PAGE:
“Are you sure you heard someone speaking?” he asked.

“As clear as I’m hearing you now.  And then, there are the flowers I spent the morning planting.” “Yeah, I caught sight of ‘em on the way in.  What happened there?” “When I couldn’t find the cat, I walked back to the porch.  I found them looking the same way you did.  It totally freaked me out.  So, what do you think?  Am I starting to lose it here?” “That’s a weird one, all right.  I might walk around and talk to some of the neighbors and find out who owns the cat.  What’d it look like?” “It was all white and fluffy; a Persian, I think.”

“Oh, like the one in the painting.”

Nicole’s face slackened as it came to her why the portrait had looked different.

She left the dining room and went directly to the drawing-room, ignoring Ryan calling behind her.  There, above the fireplace, was the portrait, with the white Persian properly in its place.


The mid-July heat in the Carolinas was relentless, the night air stifling and humid.  The Sullivans’ bedroom windows were wide open, and they’d set the ceiling fan to STOMP!

Nicole was lying in bed, replaying the events of the day.  Each recollection was like a ghostly hand trying to pull her down into a dark lake.  But even as the disturbing thoughts kept threatening to overwhelm her, Nicole remained emotionally tethered to her intense feeling of annoyance with Ryan.  Despite everything, he’d still somehow managed to fall asleep effortlessly.  It reminded her that he always got to play the charming, laid-back role, forcing her to be the hardline negotiator.  “That’s right.  You sleep well like you always do.  I’ll just keep on lying awake nearly every night, worrying about what’ll happen when one of these investments blows up in our faces—that and ghost cats.”

As the night flowed onward, her resentment gave way to envy.  “How the heck can he sleep on this crappy air mattress, in this sauna, with that ancient ceiling fan, while I lie here sweating like a whore in church?” She flipped back and forth on the mattress as if she were a strip of meat, trying to be cooked evenly on both sides.  But it meant that she wasn’t dreaming when she heard the footsteps downstairs.  “Oh, dear God!  There’s a crackhead in the house!” The sounds seemed to be coming from the foot of the stairs.  She nudged Ryan.  “Ryan,” she whispered.  When he didn’t respond, she shook him.  “Ryan, wake up.”  Nicole could tell when the intruder had made it as far as the landing by the creak of the third floorboard.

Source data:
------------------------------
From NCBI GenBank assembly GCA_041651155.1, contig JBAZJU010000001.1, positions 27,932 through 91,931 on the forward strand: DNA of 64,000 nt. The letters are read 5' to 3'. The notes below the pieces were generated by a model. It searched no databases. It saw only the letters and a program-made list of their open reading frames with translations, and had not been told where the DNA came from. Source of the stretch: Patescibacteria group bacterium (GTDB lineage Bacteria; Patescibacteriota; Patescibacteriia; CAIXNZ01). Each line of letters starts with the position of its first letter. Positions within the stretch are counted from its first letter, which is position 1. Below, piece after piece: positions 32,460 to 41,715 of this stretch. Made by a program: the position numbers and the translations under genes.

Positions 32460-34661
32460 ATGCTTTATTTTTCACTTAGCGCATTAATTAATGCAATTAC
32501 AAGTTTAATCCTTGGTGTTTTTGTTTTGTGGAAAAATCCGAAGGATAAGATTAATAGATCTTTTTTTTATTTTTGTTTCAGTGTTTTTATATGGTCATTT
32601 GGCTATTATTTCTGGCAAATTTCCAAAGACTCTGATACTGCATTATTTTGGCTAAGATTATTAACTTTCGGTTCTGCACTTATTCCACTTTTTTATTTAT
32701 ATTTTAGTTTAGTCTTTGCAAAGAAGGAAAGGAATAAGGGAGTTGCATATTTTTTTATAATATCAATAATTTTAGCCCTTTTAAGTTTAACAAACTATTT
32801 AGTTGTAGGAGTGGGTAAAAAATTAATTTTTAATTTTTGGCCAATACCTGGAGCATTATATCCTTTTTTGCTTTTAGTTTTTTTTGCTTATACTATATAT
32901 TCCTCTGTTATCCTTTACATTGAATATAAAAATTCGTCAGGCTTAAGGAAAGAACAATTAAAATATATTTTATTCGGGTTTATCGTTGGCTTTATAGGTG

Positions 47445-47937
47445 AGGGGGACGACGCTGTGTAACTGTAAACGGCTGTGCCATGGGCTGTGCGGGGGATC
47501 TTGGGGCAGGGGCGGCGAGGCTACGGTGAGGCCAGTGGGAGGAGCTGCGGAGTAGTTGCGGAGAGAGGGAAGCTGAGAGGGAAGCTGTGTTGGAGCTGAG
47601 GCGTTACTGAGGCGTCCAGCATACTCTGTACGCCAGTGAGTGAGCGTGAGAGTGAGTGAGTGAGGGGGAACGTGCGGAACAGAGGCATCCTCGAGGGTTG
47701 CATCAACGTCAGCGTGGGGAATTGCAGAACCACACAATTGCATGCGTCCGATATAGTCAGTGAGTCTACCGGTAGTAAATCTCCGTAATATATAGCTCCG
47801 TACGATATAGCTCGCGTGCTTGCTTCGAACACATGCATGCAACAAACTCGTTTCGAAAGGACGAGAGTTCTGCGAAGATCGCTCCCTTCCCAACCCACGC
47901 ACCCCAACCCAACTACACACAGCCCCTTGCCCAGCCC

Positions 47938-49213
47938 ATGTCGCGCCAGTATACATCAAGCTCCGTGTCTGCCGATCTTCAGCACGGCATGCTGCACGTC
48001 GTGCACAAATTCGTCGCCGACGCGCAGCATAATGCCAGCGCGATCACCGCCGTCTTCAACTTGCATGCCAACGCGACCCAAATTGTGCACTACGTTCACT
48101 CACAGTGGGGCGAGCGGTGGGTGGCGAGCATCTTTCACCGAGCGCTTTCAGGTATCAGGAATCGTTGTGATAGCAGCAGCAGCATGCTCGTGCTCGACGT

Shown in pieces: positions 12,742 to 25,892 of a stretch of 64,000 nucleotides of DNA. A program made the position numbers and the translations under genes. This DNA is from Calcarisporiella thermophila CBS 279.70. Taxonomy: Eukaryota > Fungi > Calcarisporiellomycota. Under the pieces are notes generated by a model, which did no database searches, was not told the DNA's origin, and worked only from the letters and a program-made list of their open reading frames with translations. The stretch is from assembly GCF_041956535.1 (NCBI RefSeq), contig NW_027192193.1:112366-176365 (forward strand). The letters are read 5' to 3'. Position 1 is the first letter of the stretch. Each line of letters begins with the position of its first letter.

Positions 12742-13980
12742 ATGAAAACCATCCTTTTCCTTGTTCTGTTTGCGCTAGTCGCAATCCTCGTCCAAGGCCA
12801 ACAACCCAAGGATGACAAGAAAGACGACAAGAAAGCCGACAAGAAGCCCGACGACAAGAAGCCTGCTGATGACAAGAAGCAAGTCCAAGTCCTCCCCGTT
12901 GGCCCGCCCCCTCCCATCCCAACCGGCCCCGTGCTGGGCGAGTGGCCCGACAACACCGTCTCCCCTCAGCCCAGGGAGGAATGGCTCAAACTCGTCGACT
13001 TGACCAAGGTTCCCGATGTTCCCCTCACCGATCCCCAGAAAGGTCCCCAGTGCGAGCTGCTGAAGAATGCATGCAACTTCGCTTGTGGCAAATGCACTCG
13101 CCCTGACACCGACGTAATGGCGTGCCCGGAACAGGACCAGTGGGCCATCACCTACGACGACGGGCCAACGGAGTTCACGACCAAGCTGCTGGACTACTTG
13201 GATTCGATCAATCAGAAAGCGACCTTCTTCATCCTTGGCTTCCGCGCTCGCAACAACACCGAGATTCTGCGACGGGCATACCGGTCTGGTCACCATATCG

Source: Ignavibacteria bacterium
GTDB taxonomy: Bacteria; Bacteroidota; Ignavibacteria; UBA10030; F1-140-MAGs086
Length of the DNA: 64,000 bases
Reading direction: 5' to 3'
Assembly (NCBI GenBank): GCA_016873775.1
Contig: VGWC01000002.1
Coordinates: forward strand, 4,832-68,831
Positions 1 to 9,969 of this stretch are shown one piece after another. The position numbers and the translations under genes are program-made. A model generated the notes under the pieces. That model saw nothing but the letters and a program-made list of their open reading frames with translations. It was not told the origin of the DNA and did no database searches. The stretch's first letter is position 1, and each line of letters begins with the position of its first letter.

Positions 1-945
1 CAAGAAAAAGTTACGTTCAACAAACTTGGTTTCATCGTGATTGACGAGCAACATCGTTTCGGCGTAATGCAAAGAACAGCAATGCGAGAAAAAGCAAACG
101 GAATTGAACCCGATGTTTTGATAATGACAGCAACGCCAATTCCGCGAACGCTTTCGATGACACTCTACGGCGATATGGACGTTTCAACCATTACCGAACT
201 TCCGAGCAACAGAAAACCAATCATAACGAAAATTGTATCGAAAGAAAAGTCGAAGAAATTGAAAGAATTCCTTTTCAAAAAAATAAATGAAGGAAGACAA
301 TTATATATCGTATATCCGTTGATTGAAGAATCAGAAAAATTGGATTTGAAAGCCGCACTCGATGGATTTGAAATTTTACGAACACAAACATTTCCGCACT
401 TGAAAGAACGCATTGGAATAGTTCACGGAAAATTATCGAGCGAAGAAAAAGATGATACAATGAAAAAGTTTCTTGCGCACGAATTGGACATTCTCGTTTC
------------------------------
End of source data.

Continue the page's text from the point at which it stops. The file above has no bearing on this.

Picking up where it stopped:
“Ryan?  Ryan!  Get the hell up!”  At this point, she didn’t care if the prowler heard her or not.

“Whuh…what?” he mumbled.

“Don’t you hear that?”

The footsteps were coming down the hall toward them.  It didn’t sound as if the burglar was in a hurry to get to their bedroom—there was at least a full second between each plodding step.  As he drew closer, they heard his shoes squeaking.

“What in hell?” Ryan said as he awoke to the realization that they were in danger.  He propelled himself off the air mattress and rushed to lock their bedroom door.  Then he ran back to Nicole, who was now on her feet.

The footsteps arrived at their door.  “I have a gun in here!” Ryan shouted.  Leave, or I will shoot. You. Dead!”  All he heard was the squeal of the ceiling fan.  “Hey!  I’m counting to

three, and then I’m coming out blazing!”

“What should we do?” Nicole whispered.

“Grab the phone and go lock yourself in the bathroom.  Call 9-1-1.  I’m gonna go check things out.”

“Are you insane?” Nicole asked, punching him on his shoulder for emphasis.  “Stay here with me.  He may still be outside that door.”

“Babe, if I don’t hold this guy off, the only thing that the cops are gonna find is the two of us dead.  Now go hide in the bathroom.”

Nicole started to cry.  “Ryan, baby, please stay here with me.” “Nicole, for once, let me handle this.  Now go.”